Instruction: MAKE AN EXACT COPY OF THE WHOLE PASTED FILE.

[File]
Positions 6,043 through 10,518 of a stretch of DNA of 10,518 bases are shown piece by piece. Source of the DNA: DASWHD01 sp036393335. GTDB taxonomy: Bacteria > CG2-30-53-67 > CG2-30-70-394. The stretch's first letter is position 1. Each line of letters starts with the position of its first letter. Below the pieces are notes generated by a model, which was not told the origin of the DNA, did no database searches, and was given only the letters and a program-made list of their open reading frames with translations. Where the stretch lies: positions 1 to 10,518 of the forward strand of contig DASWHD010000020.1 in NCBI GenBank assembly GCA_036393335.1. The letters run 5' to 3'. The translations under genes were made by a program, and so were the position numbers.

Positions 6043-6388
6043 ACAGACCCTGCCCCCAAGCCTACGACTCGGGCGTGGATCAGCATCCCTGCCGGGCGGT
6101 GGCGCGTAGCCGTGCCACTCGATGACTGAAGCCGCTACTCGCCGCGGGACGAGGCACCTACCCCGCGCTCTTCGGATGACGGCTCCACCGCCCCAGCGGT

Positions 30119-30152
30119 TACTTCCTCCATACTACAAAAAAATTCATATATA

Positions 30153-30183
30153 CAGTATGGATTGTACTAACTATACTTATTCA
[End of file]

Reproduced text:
Positions 6,043 through 10,518 of a stretch of DNA of 10,518 bases are shown piece by piece. Source of the DNA: DASWHD01 sp036393335. GTDB taxonomy: Bacteria > CG2-30-53-67 > CG2-30-70-394. The stretch's first letter is position 1. Each line of letters starts with the position of its first letter. Below the pieces are notes generated by a model, which was not told the origin of the DNA, did no database searches, and was given only the letters and a program-made list of their open reading frames with translations. Where the stretch lies: positions 1 to 10,518 of the forward strand of contig DASWHD010000020.1 in NCBI GenBank assembly GCA_036393335.1. The letters run 5' to 3'. The translations under genes were made by a program, and so were the position numbers.

Positions 6043-6388
6043 ACAGACCCTGCCCCCAAGCCTACGACTCGGGCGTGGATCAGCATCCCTGCCGGGCGGT
6101 GGCGCGTAGCCGTGCCACTCGATGACTGAAGCCGCTACTCGCCGCGGGACGAGGCACCTACCCCGCGCTCTTCGGATGACGGCTCCACCGCCCCAGCGGT

Positions 30119-30152
30119 TACTTCCTCCATACTACAAAAAAATTCATATATA

Positions 30153-30183
30153 CAGTATGGATTGTACTAACTATACTTATTCA